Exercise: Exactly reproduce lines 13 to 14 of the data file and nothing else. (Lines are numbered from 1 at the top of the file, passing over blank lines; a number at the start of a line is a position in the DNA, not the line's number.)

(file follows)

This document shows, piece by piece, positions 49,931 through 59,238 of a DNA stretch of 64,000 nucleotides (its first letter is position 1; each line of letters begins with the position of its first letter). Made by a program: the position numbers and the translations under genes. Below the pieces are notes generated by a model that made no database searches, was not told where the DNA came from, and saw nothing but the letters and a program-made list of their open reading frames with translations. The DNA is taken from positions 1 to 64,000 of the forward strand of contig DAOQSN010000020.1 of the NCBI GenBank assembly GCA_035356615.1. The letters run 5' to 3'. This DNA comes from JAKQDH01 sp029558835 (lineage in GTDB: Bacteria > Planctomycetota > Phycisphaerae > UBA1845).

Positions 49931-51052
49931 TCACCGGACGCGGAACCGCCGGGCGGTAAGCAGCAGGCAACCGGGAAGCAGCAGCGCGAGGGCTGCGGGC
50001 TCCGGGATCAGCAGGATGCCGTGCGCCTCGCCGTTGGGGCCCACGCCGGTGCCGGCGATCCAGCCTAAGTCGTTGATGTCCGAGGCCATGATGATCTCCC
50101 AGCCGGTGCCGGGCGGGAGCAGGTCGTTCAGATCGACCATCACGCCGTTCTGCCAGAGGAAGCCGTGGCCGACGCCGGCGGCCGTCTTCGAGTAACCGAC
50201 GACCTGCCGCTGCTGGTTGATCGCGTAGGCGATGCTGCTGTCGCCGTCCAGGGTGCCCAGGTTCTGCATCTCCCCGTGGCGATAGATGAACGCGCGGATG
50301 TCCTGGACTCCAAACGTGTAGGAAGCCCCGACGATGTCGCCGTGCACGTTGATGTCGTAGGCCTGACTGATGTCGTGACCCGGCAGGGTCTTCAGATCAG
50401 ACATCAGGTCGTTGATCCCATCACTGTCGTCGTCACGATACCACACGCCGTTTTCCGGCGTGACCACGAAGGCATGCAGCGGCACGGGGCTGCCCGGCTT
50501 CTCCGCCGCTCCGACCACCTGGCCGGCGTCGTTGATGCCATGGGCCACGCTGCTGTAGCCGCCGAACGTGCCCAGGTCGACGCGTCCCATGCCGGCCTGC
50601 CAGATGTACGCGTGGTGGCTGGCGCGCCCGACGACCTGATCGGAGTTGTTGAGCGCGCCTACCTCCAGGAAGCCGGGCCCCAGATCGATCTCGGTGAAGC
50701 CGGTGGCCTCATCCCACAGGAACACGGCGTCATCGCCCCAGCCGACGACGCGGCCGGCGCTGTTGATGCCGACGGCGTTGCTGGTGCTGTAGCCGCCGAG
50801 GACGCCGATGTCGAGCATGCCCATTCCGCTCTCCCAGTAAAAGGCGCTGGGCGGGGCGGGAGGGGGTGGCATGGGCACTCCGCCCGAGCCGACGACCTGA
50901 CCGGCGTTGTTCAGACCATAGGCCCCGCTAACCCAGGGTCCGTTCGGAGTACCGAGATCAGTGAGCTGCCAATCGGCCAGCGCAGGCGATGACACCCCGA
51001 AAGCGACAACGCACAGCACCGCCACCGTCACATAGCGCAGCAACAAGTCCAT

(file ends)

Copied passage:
50901 CCGGCGTTGTTCAGACCATAGGCCCCGCTAACCCAGGGTCCGTTCGGAGTACCGAGATCAGTGAGCTGCCAATCGGCCAGCGCAGGCGATGACACCCCGA
51001 AAGCGACAACGCACAGCACCGCCACCGTCACATAGCGCAGCAACAAGTCCAT